Greek in Italy

Project Research Blog

Project Mascot

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Chalcidian hydria depicting men, women, and cocks

We are all thrilled to be starting the Greek in Italy project in January 2014. Although we already had a fairly good idea of what we would be working on, there were a few decisions left to make – such as the all-important project mascot.

Fortunately, James Clackson came across this wonderful water-jar (hydria) in the Fitzwilliam Museum in Cambridge. Although it belongs to a group of vases known as “Chalcidian”, after the city of Chalcis in Greece, this example was probably made in Southern Italy by someone who had emigrated to one of the western colonies – perhaps Rhegion (modern-day Reggio di Calabria), which was a colony of Chalcis right on the toe of Italy. And since the jar was found in an Etruscan city in Central Italy, it is also evidence for the trade routes that took Greek goods from the Greek-speaking colonies to the other peoples of Italy further north. The painting shows a conversation between a man and a woman, and is evidence for the use of the local Chalcidian dialect and alphabet in Italy. The combination of Greece, Italy and Cambridge was too good to resist, and we’re proud to use such an interesting piece as our group mascot.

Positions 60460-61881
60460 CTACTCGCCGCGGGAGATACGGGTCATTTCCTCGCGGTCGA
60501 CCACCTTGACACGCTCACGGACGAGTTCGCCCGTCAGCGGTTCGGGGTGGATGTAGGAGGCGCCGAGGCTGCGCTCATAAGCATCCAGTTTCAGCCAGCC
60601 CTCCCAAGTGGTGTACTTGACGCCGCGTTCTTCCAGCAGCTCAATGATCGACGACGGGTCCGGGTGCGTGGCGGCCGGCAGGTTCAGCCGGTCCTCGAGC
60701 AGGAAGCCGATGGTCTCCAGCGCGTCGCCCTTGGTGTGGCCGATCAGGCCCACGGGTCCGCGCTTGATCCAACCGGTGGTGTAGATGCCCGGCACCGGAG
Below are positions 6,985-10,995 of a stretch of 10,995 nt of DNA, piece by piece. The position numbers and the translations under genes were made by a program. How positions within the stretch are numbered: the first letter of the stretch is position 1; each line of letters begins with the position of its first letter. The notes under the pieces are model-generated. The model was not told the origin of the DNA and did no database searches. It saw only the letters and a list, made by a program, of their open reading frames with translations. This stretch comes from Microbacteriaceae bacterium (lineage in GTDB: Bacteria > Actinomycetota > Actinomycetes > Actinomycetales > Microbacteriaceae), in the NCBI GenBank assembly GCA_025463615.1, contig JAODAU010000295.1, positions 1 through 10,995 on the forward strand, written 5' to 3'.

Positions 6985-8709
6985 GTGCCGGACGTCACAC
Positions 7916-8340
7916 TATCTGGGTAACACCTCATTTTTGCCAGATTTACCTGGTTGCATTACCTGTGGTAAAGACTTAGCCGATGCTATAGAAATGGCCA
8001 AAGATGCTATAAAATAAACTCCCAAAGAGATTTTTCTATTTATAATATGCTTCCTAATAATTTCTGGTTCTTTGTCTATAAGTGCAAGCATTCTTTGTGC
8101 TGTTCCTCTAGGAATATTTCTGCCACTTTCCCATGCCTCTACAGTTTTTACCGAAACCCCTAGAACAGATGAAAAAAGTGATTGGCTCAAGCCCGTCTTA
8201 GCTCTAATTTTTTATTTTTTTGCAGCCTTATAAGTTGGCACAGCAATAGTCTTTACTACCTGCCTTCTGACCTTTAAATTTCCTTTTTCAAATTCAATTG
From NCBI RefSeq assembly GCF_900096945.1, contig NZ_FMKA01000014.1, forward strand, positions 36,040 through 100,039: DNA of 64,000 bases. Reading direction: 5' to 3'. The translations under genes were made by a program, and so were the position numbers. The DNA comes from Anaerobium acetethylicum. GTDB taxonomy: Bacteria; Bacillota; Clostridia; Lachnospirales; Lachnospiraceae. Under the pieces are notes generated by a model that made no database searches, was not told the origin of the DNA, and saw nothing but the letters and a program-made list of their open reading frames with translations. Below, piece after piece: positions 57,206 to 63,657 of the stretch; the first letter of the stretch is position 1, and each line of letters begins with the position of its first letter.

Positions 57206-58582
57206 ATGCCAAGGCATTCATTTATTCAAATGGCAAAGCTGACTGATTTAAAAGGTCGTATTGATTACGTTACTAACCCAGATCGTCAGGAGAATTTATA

Many thanks to the Fitzwilliam Museum for their permission to use this jar as the symbol of our project! (Image copyright Fitzwilliam Museum, Cambridge).

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